One That Didn't Get Away
by Andy Dickson
You know you've had your
bike nicked when you find yourself looking for it in the kitchen cupboards.
For about a minute I managed to keep the certainty at bay with this madness.
Psychologists call it denial.
Running out of small spaces to look in, I returned to the car (the bike had been locked inside) to double check the glove compartment and ashtray. It was then I saw the broken glass and realised for certain that I was A Victim Of Crime.
The irony of launching a new mountain bike magazine* and getting your bike stolen before issue one hits the streets is something I can now laugh at. Actually I can't, I just make a grunting noise and force the sides of my mouth up.
Ten days later I saw my bike as I drove past a kid's playground a mile from my house. I thought my stomach was going to come out of my mouth. Usually, you've got more chance of finding Haley's Comet in your underpants than seeing your stolen bike again.
I decided to call the boys in blue. Then I parked up, grabbed Frank, a two-year-old son I keep handy when I feel the urge to visit children's playgrounds, and casually sprinted in to double-check.
My first fleeting glance was confirmed. Let's face it, it's an idiosyncratic blend of high-priced kit on a carbon fibre hardtail. You don't get bikes like that 'down the swings' where full-suspension rules.
Plod turned up and confronted the toe rag. Sorry, suspect. He'd bought my bike for £200 at a car boot sale two weeks before I'd reported it missing. Sadly, I know a thing or two about 'boots' and you can pretty much buy every single thing and still have change from £100. And I've never seen a bike for sale at one that didn't previously reside in a skip.
The bastard, sorry, accused, nearly got me though, because I didn't know my frame number. Never mind the fact I could practically describe its molecular structure, he still damn near walked out of the park with my bike because I didn't record a string of digits. Fortunately, I wore the police down. After 20 minutes of stand-off my detailed description of the number and colour of my inner tube patches and thorough knowledge of Shimano serial numbers swung the argument my way. That and his 'previous'.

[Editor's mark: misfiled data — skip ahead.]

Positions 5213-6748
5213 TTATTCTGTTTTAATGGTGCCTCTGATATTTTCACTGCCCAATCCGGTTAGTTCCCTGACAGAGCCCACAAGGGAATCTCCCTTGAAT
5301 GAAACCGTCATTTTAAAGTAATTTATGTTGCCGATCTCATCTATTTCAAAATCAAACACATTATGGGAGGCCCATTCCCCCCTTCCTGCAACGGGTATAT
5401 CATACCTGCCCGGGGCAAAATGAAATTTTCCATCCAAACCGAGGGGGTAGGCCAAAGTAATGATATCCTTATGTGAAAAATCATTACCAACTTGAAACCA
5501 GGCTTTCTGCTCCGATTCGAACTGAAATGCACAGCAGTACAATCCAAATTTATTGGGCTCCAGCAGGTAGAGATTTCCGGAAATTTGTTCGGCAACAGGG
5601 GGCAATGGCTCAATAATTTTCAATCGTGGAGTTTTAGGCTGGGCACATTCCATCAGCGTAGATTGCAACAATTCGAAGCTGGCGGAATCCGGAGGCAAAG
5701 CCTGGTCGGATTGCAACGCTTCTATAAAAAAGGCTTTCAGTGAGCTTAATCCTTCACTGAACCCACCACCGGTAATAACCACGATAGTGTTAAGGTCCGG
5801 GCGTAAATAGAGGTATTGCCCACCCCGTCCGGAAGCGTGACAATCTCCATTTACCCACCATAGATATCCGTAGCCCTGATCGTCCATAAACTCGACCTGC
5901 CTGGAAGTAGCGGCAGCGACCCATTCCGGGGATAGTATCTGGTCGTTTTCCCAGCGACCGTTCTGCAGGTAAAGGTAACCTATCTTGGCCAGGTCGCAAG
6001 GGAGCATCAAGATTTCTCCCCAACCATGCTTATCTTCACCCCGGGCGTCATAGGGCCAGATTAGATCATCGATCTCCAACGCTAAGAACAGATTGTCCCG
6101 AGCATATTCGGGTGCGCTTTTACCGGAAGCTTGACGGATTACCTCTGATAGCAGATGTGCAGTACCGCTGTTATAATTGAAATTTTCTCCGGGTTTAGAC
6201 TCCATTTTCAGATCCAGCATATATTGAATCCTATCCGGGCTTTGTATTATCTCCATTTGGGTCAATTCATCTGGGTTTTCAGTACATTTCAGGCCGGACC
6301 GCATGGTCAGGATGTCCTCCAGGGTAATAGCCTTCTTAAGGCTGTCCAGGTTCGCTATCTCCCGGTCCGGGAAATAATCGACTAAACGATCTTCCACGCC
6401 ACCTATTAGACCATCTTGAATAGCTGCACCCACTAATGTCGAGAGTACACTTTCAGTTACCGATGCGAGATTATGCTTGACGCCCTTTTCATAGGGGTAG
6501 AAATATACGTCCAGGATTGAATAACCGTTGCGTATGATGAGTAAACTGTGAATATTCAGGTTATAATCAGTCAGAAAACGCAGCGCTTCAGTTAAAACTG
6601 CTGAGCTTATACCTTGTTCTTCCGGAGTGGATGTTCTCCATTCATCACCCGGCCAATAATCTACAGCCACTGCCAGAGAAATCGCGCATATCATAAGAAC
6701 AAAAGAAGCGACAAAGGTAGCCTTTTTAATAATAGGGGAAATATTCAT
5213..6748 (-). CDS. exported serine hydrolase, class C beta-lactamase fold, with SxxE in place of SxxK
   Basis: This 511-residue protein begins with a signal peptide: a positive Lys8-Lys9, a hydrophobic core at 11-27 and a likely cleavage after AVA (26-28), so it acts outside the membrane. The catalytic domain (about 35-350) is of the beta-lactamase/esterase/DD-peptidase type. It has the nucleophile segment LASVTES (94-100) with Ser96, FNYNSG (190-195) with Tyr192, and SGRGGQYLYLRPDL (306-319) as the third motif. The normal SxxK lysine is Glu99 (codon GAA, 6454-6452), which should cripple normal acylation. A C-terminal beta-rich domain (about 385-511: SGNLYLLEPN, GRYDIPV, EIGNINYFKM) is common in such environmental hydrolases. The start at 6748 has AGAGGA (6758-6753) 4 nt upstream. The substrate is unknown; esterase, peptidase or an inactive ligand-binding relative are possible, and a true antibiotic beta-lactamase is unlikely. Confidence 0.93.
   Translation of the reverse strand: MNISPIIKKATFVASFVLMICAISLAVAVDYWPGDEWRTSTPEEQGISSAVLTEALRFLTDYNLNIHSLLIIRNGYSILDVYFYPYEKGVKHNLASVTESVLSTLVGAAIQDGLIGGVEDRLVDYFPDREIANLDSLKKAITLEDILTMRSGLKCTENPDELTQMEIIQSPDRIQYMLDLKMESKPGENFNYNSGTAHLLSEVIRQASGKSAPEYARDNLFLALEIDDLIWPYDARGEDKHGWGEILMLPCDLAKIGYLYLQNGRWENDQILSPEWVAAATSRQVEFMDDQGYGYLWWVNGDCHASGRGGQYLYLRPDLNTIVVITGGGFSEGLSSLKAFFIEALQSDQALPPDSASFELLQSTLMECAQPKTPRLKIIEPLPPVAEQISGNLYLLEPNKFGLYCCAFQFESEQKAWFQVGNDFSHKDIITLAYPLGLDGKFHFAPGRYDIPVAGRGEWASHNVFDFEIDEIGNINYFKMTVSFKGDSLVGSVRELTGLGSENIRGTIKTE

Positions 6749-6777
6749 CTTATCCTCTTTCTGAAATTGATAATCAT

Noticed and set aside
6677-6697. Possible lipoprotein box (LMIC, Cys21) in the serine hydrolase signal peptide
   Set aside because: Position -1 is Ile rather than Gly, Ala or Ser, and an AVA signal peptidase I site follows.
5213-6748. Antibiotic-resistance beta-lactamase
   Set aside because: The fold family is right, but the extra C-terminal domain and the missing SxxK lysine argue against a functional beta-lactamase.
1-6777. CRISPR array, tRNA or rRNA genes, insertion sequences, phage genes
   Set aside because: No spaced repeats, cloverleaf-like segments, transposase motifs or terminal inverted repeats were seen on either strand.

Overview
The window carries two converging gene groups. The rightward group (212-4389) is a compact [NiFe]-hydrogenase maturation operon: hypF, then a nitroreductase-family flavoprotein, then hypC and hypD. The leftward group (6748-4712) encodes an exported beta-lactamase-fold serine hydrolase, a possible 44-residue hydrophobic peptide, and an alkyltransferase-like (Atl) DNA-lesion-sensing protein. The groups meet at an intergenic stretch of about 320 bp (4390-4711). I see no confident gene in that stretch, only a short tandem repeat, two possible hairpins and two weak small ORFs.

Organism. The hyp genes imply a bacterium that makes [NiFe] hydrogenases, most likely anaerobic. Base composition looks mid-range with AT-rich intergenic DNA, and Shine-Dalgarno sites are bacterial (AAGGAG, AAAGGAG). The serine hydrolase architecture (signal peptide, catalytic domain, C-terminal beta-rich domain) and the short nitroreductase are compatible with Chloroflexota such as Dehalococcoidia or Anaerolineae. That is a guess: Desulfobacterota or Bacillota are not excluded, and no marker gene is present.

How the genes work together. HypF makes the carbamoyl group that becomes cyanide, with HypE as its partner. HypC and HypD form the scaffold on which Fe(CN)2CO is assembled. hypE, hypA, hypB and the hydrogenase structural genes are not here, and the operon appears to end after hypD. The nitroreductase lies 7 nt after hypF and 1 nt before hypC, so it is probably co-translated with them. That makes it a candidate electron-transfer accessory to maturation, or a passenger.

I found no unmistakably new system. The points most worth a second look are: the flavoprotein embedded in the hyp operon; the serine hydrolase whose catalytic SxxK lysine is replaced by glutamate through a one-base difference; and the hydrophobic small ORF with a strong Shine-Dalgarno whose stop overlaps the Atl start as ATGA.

Into the wagon went the slimeball. Sorry, society's victim. I got the bike back later that week.
Ten weeks and lots of riding later -- when I've completely forgotten the affair -- they want me in court to testify. To my surprise, they're taking bike theft seriously.
Up in front of the magistrates Mr Car Boot has no legal representation. This is the first time I've had a chance to hear him speak and he's definitely a chip short on his logic board.
Like I said, I've completely forgotten the affair. Life has returned to normal, rage has subsided and it seems a shame to bang a man up since the stolen property has been returned to its owner. Anyway, he escapes a custodial sentence, but gets a £500 fine. Probably have to steal a couple of bikes to pay for it, though.
© Andy Dickson
Maximum Mountain Bike, vol. 1, no. 4
*Andy was MMB's first editor.
other stories by A. Dickson